Hello Shanghai! Hello 100th post…

This is my 100th blog post and it has come at quite a significant time, just at the point when I move to Shanghai to start the next few chapters in the book of Rachel. Timing is incredible sometimes don’t you think? So hello Shanghai! It really is nice to see you again.

After the escapades of Saturday day and night, Sunday morning started with tired eyes, tired mind, and a very tired body. I still wasn’t on China’s clock yet, let alone any other, and it was now time to move onto Shanghai. I was lucky enough to fly first class. I have never, ever done that before. This was not my doing by the way…apparently, it was an offer ticket when my internal flight transfer in China had to be re-booked. All I can say is it was a very nice surprise creating very large Sunday smiles. It is rather nice travelling like this…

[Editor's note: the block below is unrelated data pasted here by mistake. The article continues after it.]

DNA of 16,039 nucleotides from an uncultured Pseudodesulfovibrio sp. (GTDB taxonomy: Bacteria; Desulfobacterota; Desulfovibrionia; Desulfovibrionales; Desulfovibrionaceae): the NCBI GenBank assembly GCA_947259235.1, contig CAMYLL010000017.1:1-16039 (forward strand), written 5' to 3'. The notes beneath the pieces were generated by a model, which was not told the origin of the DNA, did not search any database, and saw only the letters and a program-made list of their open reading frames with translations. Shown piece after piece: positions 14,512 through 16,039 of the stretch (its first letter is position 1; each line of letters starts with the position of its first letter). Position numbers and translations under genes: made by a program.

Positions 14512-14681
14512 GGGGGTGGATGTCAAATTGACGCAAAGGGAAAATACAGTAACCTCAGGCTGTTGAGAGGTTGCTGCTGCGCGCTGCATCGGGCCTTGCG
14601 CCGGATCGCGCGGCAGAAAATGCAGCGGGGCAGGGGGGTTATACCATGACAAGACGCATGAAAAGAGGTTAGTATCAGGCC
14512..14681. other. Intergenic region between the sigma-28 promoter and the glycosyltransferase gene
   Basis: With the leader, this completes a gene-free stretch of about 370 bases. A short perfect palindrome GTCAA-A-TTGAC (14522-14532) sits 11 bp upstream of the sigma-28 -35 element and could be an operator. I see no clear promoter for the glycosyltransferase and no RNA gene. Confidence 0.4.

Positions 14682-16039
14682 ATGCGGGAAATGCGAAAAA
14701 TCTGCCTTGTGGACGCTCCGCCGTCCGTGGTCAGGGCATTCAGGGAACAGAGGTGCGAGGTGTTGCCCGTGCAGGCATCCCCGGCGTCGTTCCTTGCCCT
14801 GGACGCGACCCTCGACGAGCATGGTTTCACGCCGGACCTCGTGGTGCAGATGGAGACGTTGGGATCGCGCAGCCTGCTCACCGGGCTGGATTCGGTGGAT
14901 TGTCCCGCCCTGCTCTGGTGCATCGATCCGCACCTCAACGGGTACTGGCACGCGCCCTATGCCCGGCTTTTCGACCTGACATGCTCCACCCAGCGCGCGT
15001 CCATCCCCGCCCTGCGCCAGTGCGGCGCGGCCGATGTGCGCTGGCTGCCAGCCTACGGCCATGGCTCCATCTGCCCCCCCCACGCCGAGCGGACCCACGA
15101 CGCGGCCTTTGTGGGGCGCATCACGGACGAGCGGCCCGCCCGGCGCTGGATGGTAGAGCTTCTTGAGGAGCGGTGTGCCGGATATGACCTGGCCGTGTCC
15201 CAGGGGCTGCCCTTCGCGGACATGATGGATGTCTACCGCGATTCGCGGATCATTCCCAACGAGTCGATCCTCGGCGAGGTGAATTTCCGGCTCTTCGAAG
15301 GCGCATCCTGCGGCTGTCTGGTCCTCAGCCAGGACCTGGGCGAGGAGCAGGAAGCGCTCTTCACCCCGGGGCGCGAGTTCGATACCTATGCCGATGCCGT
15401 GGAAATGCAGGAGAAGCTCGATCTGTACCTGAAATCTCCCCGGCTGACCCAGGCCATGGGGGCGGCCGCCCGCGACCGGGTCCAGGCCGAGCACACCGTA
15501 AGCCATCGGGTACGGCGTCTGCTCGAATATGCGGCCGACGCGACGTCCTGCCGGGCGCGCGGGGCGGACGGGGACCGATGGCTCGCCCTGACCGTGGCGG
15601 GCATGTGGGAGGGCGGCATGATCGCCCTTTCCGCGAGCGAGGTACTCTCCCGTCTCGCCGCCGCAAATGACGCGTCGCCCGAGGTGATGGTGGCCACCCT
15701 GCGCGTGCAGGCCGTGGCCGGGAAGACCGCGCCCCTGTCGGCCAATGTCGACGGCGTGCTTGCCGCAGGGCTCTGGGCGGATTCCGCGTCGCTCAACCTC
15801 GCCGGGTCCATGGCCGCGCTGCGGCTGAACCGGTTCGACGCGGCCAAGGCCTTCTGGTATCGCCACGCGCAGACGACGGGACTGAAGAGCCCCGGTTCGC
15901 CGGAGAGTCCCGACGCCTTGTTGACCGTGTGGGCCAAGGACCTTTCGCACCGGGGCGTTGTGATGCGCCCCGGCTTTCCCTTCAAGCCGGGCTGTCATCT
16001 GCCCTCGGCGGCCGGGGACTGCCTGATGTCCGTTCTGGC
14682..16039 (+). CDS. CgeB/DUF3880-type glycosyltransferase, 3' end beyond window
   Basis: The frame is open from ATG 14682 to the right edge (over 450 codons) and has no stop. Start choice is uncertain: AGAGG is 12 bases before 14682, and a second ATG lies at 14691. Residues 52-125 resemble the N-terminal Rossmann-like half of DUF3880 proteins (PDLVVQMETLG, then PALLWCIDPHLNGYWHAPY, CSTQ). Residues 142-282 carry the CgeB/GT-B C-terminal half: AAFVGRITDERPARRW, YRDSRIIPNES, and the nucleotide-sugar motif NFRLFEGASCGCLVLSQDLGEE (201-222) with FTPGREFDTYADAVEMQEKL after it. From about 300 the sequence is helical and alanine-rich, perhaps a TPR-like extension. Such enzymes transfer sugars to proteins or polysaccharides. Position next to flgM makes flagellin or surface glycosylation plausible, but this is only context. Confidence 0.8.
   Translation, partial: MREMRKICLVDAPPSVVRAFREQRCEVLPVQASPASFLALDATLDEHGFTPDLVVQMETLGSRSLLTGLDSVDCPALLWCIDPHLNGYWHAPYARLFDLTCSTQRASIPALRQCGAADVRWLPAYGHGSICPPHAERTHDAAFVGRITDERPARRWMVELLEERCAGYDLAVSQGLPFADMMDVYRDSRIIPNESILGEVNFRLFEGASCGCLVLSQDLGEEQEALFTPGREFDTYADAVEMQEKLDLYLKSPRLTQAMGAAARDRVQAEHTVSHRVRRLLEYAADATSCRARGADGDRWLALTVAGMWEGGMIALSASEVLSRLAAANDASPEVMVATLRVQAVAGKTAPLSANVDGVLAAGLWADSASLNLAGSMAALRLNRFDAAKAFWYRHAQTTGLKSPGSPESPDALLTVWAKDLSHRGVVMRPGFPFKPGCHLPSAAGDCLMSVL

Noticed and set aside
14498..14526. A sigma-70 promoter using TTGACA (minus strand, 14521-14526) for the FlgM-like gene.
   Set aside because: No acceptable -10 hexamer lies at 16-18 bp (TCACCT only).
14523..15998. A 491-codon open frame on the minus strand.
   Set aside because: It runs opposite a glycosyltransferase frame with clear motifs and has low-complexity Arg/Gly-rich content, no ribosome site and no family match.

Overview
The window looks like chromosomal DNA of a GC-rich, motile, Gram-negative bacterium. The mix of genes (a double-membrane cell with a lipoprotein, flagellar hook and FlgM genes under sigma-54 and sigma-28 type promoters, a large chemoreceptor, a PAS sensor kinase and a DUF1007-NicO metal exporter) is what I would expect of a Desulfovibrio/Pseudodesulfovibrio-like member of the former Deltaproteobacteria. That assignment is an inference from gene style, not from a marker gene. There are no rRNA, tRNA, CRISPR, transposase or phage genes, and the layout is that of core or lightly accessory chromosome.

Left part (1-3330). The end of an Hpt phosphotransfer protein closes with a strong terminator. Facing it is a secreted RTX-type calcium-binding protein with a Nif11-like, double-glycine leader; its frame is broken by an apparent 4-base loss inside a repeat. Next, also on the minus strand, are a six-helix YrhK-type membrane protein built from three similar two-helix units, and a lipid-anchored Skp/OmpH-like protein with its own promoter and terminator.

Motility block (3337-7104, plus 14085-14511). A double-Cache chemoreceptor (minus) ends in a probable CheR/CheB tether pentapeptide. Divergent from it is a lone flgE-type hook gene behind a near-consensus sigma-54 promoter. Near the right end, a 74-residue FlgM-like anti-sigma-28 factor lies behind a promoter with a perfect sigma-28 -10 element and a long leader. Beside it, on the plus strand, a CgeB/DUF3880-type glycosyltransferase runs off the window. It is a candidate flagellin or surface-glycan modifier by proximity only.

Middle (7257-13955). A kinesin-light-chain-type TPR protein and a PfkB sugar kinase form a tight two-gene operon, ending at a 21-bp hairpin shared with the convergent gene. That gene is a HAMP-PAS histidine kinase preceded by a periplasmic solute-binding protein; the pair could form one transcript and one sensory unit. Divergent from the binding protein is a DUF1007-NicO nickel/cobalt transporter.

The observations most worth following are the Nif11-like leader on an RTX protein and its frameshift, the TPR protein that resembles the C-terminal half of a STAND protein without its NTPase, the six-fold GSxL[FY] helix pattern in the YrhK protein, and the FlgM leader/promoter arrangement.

Joshua accompanied me on this flight as he had a few days scheduled in Shanghai before his return to the UK on Wednesday. As soon as we got off the plane, we had a very short window of time to drop my luggage off at Lisa Juen‘s apartment, as we were attending an afternoon contemporary art forum session. Lisa is a friend and teaching colleague at AIVA who is very kindly letting me stay with her until I find somewhere to hang my hat and call home for the next nine months to a year. A big THANK YOU to Miss Juen! After a very quick freshen up and repacking of a bag, I jumped back into the taxi and headed straight to the Shanghai Library for the Rockbund Art Museum (RAM) Forum 2011 ‘Opportunities and Challenges for Contemporary Art Museum’. I wanted to attend this event as there were some very familiar names presenting including Lewis Biggs, ex-Director of the Liverpool Biennial who I have spoken to recently about my PhD research, and Alexandra Munroe, Senior Curator of Asian Art at the Solomon R. Guggenheim Museum, a previous colleague during my New York days. I just had to go and see them and say hello. The last time I saw Alexandra was at the beginning of my previous trip to China in 2010. I can’t believe a year has gone by so quickly! It was great to catch up with them both, even if it was very briefly.